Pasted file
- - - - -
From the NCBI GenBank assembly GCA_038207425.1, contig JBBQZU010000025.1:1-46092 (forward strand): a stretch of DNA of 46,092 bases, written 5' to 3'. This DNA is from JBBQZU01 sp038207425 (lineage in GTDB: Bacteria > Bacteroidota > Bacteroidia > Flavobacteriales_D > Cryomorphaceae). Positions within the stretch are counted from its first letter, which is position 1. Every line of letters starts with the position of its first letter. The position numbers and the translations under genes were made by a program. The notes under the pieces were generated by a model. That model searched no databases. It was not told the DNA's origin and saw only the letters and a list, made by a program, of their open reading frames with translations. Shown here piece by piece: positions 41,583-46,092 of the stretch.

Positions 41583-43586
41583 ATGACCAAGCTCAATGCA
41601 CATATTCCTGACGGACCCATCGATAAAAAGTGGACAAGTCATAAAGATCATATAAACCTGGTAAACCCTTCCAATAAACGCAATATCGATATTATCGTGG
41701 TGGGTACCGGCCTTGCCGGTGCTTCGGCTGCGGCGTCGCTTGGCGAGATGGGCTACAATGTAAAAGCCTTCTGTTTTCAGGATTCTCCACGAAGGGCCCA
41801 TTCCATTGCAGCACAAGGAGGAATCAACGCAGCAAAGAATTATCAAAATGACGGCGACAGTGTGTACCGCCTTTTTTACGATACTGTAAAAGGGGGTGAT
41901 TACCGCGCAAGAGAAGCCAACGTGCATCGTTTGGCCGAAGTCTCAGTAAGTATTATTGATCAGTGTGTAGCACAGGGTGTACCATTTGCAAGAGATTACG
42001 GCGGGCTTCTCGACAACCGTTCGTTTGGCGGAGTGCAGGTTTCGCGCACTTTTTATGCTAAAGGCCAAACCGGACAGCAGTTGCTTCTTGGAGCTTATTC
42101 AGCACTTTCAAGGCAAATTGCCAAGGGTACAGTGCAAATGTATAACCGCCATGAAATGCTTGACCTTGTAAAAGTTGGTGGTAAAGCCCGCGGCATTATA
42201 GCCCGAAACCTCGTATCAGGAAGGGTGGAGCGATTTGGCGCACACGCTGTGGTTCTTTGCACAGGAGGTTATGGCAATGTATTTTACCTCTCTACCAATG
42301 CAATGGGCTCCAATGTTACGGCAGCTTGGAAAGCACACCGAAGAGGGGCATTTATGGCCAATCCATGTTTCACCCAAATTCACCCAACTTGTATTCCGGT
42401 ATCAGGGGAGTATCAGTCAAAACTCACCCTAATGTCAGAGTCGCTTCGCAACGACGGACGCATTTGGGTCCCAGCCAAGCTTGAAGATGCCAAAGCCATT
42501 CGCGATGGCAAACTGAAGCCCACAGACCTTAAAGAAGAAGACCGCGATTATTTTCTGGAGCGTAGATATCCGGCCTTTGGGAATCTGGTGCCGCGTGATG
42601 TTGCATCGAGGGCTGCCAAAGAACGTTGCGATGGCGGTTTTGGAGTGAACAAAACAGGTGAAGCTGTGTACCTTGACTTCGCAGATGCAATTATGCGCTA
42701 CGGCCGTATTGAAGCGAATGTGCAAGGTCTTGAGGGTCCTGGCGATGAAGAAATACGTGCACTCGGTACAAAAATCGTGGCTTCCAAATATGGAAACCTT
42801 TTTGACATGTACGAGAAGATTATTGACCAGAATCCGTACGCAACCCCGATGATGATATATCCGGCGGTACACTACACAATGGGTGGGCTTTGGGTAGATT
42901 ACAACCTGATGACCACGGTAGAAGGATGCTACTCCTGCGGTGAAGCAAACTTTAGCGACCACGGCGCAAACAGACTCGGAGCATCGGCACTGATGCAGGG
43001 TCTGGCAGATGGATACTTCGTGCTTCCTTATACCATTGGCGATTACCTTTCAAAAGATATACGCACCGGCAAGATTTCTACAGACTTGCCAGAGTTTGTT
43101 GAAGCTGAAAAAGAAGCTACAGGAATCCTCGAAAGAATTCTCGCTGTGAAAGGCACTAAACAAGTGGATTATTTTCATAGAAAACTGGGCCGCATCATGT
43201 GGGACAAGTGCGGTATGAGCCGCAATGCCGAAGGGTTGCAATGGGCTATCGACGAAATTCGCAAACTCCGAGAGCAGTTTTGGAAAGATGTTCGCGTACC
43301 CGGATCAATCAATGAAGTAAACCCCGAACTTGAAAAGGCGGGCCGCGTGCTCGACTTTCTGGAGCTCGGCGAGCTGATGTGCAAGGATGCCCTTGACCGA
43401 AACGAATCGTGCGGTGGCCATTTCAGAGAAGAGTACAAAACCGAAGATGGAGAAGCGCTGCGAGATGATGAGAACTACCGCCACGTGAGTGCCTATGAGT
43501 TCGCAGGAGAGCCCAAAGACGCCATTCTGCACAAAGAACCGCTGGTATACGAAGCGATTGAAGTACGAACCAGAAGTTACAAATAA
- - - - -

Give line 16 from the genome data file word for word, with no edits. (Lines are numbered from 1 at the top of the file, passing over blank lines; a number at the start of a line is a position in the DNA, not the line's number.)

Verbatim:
42801 TTTGACATGTACGAGAAGATTATTGACCAGAATCCGTACGCAACCCCGATGATGATATATCCGGCGGTACACTACACAATGGGTGGGCTTTGGGTAGATT